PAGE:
So I sold the rights to a movie about my dad to Oliver Stone.  It’s about an old Vietnamese helicopter pilot’s life after the Vietnam War.  For more background on my dad you can read it here.

"Bo Time 24/7" Oliver Stone's Next Blockbuster Movie


Music Artist: !!!
Song: “Jamie, My Intentions Are Bass”
Directed by Saman Keshavarz

One of those music videos that gets better and better as the seconds pass.


Warm Clothes – A social experiment movie

by Jimmy on February 6, 2011

Premieres in May 2011.


A man and his statue.  Coming in February.


On December 22, 2010, I shot the first scene for my Bridgetower movie at Shiloh Baptist Church in Washington, D.C.  As it so happened, the first scene would be the most difficult.  At least, I hope.  The first scene was the all-important concert where Beethoven and Bridgetower perform their memorable  “Mullato Sonata composed for the mulatto Bridgetower, big wild mulatto composer,” whose title was later changed to something totally different after the musicians’ brief feud.

Director Jimmy Nguyen with his actors, who rarely have time to study their scripts because it was sent to them the day of the shoot.

Needless to say, the scene needed to be special.  The chapel room had to be decorated to be intimate and quirky.  The room had to be filled with distinguished extras.  The actors had to deliver their lines with great showmanship. Naturally, the music would take care of itself with such great musicians casted as the actors.  As always, all the actors, extras, set decorators, and video camera/sound operators were volunteers and my budget to decorate the concert hall was an arbitrary, but whopping $50.  And as always, I am eternally grateful to everyone that helped me out with this movie shoot.  David, Lenah, Dana, Lalita, Mrs. Johnson, Raycurt, Kevin, Matt, Alicia, Adam, and all the extras, thank you.

My friend Dana doubled as set designer, extra, and understudy just in case the main actress didn't show up. It takes an entire village to raise a movie!

After all was said and done, it was a stressful, but instructional event at least from a moviemaking standpoint.  I learned a big lesson.  The lesson is always, always storyboard.  Apparently, Ang Lee hardly storyboards any of the scenes in his movies not even for highly choreographed movies like Crouching Tiger, Hidden Dragon. However, he is a master.  I am not.   [click to continue…]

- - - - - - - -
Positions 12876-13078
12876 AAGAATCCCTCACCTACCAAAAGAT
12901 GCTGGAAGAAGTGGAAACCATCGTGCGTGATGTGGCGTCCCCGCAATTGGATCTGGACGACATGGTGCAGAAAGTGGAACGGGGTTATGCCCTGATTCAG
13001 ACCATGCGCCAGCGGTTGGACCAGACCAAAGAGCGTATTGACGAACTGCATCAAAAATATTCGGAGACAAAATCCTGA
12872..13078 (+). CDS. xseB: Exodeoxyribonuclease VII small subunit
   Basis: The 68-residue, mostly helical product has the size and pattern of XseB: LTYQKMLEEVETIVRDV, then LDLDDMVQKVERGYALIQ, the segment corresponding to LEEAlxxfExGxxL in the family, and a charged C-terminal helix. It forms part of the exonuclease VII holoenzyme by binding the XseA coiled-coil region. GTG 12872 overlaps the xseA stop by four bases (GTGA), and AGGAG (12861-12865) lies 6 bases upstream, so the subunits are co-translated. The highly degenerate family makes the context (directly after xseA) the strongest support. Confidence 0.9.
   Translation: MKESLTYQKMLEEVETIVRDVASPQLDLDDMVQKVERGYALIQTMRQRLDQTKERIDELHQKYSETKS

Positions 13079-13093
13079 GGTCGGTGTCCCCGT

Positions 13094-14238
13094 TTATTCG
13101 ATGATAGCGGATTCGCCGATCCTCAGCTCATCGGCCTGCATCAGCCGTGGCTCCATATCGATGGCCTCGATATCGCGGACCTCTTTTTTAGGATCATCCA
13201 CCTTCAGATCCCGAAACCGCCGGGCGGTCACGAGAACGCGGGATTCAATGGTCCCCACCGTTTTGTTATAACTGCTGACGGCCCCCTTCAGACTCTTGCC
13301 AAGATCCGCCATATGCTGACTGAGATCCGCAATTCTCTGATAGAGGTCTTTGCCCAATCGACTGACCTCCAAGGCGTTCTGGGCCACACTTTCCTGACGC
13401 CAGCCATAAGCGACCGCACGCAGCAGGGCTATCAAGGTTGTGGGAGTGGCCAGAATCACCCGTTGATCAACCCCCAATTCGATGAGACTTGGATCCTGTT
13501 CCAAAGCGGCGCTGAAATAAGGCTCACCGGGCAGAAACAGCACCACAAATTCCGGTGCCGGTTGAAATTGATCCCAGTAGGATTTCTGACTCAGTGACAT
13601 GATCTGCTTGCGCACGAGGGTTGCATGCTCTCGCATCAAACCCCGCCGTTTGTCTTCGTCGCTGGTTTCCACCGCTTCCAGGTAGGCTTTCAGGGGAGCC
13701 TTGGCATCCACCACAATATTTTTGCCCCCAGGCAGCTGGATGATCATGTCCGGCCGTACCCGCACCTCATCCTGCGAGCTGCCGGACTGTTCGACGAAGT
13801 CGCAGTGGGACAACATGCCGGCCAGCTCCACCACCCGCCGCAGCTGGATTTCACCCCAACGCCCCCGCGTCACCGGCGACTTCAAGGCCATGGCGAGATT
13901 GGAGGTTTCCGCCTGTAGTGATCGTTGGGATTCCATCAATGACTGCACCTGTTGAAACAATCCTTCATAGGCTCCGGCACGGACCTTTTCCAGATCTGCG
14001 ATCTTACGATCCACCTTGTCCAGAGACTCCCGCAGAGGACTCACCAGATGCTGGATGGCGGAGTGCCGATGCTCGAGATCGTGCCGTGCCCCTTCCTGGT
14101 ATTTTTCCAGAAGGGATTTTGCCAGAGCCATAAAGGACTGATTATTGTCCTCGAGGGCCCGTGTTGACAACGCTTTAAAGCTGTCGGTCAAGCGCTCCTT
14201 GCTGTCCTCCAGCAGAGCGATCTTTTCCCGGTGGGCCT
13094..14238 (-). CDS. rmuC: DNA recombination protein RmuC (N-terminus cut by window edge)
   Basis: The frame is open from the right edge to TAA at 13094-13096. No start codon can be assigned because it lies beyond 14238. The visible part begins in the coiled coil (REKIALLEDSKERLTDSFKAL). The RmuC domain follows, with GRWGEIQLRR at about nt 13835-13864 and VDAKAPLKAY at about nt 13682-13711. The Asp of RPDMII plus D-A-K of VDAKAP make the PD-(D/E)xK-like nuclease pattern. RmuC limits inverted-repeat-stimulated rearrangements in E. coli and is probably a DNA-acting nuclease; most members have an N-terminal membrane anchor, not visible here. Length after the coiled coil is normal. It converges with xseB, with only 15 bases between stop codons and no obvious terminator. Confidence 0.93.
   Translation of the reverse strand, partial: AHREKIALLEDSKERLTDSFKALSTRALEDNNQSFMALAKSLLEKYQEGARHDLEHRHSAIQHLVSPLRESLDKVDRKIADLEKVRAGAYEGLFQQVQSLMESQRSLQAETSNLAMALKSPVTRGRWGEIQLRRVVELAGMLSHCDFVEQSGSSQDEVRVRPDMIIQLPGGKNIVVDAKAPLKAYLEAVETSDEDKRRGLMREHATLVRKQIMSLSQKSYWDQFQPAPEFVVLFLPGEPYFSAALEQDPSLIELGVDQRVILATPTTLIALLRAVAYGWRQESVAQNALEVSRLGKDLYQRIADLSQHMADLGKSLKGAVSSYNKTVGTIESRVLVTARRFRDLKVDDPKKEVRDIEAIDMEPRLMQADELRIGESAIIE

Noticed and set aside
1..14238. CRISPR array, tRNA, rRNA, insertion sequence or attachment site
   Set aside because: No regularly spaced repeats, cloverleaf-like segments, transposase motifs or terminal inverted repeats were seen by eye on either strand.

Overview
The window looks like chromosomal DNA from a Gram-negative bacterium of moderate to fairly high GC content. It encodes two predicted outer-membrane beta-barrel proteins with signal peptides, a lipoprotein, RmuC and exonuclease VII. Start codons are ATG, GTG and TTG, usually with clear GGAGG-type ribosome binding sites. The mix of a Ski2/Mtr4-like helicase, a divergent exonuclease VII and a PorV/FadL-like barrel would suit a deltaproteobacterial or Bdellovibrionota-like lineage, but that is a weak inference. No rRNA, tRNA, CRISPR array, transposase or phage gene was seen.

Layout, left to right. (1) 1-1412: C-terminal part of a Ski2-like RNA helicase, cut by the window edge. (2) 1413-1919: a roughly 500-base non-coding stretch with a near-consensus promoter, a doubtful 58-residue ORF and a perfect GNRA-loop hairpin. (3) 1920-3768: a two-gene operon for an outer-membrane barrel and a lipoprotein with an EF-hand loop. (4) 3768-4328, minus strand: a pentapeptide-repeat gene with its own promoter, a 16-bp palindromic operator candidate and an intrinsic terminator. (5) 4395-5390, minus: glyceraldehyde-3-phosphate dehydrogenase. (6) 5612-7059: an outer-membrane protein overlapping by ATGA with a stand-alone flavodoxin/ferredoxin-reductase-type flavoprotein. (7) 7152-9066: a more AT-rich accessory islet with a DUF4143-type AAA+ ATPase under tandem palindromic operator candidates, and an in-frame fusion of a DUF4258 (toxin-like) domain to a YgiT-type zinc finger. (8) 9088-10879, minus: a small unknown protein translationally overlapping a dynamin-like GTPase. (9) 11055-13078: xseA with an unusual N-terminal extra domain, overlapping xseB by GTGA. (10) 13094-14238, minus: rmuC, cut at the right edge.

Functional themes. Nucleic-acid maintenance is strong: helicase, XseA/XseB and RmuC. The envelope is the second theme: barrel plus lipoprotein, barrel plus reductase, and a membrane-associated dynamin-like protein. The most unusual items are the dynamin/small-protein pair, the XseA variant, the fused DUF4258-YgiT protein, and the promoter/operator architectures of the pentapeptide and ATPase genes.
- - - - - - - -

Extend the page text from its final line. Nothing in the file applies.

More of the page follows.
Happy New Year from Jimbob Movies

by Jimmy on December 31, 2010

2010 was a good year for Jimbob Movies.  We made movies.  We made music.  We made people laugh, wonder, and turn away in disgust – numerous times!  In 2010, we went through 66 mini-dv tapes.  At 60 minutes per tape that equals about 66 hours of shooting plus many more hours of footage captured on my hard drive video camera.  In the past year and half, we made 24 movies and videos.  Naturally, we couldn’t have done it without all the great volunteers, unpaid actors and actresses, and musicians who gave their time and energy to make 100% authentic movies.  The last shout out is to the people who keep watching these movies and who keep critiquing my work and who keep encouraging me to produce more.  2011 is going to be even greater.

I wanted to write this blog post so that I could look back and see all that we’ve accomplished in the past 18 months and to keep my overactive thyroid a little less active.  Sometimes I can’t sleep because I feel like there is something I should be doing or learning about movie-making.  I should be writing more.  I should be working harder.  Sometimes I wake up in the middle of the night and worry that I’ll never make another movie again. What if I don’t have any more ideas.  Well, I decided to make a list of the 24 movies and videos that I made in the past 18 months so that I could rest a little bit easier at night knowing that I should be happy with what I’ve done thus far.

In alphabetical order:

  1. A Christmas Encounter (short movie) – 4 min. 20 sec.
  2. Busking D.C. documentary trailer (trailer) – 10 min. 04 sec.
  3. Cherry Blossom Serenade with Raycurt Johnson (music video) – 3 min. 42 sec.
  4. Ending Childhood Hunger (short video) – 4 min. 15 sec.
  5. Fighting Obesity (short video) – 5 min. 53 sec.
  6. FNS Got Talent (music video) – 10 min. 51 sec.
  7. Fresh Fruit and Vegetable Program – Goals and Benefits (short video) – 4 min. 47 sec.